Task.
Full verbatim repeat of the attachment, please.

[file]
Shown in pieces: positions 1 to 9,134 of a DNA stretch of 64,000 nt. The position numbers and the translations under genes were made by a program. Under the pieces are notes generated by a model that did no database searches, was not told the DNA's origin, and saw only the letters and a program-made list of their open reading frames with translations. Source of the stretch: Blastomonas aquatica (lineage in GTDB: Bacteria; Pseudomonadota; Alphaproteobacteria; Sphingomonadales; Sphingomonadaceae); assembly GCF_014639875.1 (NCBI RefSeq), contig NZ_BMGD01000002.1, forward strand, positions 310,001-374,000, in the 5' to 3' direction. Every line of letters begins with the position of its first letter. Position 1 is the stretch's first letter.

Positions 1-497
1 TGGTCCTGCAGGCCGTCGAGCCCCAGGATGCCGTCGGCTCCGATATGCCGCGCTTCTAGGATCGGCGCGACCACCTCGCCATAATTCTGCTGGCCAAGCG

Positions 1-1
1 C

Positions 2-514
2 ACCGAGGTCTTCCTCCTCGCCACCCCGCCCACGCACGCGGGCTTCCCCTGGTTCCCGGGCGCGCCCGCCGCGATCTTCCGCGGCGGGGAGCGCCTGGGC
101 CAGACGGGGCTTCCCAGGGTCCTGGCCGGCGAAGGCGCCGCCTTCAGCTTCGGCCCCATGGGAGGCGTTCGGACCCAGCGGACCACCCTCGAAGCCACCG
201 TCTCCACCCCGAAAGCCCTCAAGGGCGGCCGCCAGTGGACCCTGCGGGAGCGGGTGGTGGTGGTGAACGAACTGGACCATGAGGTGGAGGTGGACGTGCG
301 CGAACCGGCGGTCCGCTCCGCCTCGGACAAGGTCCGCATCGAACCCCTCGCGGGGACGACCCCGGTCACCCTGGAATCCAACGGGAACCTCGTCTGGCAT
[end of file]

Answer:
Shown in pieces: positions 1 to 9,134 of a DNA stretch of 64,000 nt. The position numbers and the translations under genes were made by a program. Under the pieces are notes generated by a model that did no database searches, was not told the DNA's origin, and saw only the letters and a program-made list of their open reading frames with translations. Source of the stretch: Blastomonas aquatica (lineage in GTDB: Bacteria; Pseudomonadota; Alphaproteobacteria; Sphingomonadales; Sphingomonadaceae); assembly GCF_014639875.1 (NCBI RefSeq), contig NZ_BMGD01000002.1, forward strand, positions 310,001-374,000, in the 5' to 3' direction. Every line of letters begins with the position of its first letter. Position 1 is the stretch's first letter.

Positions 1-497
1 TGGTCCTGCAGGCCGTCGAGCCCCAGGATGCCGTCGGCTCCGATATGCCGCGCTTCTAGGATCGGCGCGACCACCTCGCCATAATTCTGCTGGCCAAGCG

Positions 1-1
1 C

Positions 2-514
2 ACCGAGGTCTTCCTCCTCGCCACCCCGCCCACGCACGCGGGCTTCCCCTGGTTCCCGGGCGCGCCCGCCGCGATCTTCCGCGGCGGGGAGCGCCTGGGC
101 CAGACGGGGCTTCCCAGGGTCCTGGCCGGCGAAGGCGCCGCCTTCAGCTTCGGCCCCATGGGAGGCGTTCGGACCCAGCGGACCACCCTCGAAGCCACCG
201 TCTCCACCCCGAAAGCCCTCAAGGGCGGCCGCCAGTGGACCCTGCGGGAGCGGGTGGTGGTGGTGAACGAACTGGACCATGAGGTGGAGGTGGACGTGCG
301 CGAACCGGCGGTCCGCTCCGCCTCGGACAAGGTCCGCATCGAACCCCTCGCGGGGACGACCCCGGTCACCCTGGAATCCAACGGGAACCTCGTCTGGCAT